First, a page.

If you are an hourly (ie. exempt) employee, then you should be keeping exact records of your hours and submitting these to your employer on a regular (usually weekly) basis. If you work more than 40 (or your contracted number of) hours per week, you are entitled to overtime. It is illegal for your employer to require you to clock out at 40 hours and continue working, to ‘pay’ you for your extra hours by letting you take time off later, or to in any other way misrepresent how many hours you were at your job. If you think your job is short-changing you hours, contact your local Department of Labor or labor union (if you have one).
2.) Not taking initiative: So this one is really hit and miss. I’ve had coworkers and employees who took initiative and hit it out of the park, and others who took initiative and, well, didn’t. Ideally, you should be able to talk through new ideas with your manager and figure out what would work well and fit with the company’s larger goals. That being said, plenty of managers are bad at their job and just want their employees to do what they say - part of working is sussing out the difference for yourself, and then deciding which kind of manager you’d prefer.
3.) Finding problems but not solving them: Listen, unless you have “Manager” or “Director” in your job title, it is NOT your job to solve the company’s problems. If you can, then yes, you might be promoted, but you might also have someone higher up than you take the credit for your work. Again, ideally, when you find problems, your manager will help you find ways to fix them, but any company that scoffs at a (probably) junior employee and says, “well, yeah, it’s a problem - what are you going to do about it?” has much bigger problems.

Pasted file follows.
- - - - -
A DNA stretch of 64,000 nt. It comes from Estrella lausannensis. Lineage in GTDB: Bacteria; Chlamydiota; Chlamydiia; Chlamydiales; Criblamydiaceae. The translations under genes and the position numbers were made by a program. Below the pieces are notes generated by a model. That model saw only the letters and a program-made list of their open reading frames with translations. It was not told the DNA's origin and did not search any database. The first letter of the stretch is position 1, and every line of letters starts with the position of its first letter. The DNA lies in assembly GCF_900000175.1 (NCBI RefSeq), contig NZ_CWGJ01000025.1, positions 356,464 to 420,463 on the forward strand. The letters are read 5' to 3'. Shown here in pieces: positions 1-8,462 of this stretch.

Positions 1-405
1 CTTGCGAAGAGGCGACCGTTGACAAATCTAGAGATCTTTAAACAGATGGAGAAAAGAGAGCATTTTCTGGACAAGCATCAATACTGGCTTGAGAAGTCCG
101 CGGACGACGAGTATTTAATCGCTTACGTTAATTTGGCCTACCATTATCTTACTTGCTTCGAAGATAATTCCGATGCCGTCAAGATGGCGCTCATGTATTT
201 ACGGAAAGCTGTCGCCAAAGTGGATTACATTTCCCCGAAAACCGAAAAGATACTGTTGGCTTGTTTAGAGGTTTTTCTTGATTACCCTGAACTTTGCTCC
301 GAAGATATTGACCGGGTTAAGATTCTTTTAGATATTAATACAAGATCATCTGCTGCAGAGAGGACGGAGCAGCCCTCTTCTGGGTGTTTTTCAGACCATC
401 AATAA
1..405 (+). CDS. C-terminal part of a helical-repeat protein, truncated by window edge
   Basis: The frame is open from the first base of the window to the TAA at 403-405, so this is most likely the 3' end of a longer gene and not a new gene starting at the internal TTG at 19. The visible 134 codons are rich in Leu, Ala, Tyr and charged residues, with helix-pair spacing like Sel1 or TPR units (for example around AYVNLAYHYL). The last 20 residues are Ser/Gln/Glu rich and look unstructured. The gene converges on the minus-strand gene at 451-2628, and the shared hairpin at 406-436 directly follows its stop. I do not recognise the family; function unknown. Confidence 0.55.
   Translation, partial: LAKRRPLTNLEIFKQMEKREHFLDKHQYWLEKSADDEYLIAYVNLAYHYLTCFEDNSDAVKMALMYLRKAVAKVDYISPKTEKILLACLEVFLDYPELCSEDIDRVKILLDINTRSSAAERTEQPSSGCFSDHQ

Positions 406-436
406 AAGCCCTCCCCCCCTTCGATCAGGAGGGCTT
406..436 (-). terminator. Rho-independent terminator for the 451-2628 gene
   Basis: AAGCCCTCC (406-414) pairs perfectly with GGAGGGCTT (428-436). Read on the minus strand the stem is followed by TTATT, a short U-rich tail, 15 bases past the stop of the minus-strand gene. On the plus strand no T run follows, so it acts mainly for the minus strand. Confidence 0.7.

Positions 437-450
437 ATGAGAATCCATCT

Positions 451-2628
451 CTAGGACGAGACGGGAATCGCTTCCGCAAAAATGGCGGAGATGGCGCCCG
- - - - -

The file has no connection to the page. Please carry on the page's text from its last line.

4.) Giving themselves extended deadlines: Okay, this one I have no defense of. Seriously, what? Deadlines are deadlines. Either meet them, or communicate with your manager and anyone else central to the project about delays as soon as they arise. Taking responsibility for delays is scary, sure, but it’s also just unavoidable - either every project you work on is going to be on time, or you’re going to have to learn to admit you’re delayed at some point.
5.) Not showing commitment in the company’s mission: And this is where I start to think the world is actually out to get millennials. I don’t think I could tell you the ‘mission statement’ of a single organization I have ever worked for, and I have had nothing but glowing reviews and performance evaluations from every single one. The vast majority of people within any given organization are only tangentially responsible to the company’s ‘mission’ - to start with, almost every for-profit company’s mission is “to make money,” and anything else they claim as a mission statement is just advertising by another name, and even non-profit organizations are generally primarily interested in keeping their doors open and everything up and running.
If you want to get promoted, do your job really well. Take on more responsibility, and do that really well, too. Be the someone that everyone else comes to for help. And if, at that point, you’re still not getting promoted, look at the company itself. Has anyone been promoted in your time there? Do those getting promoted have anything in common (including their gender expression or the color of their skin)? There’s no secret formula, and unfortunately, there are plenty of companies where there’s nothing you can do to make it happen.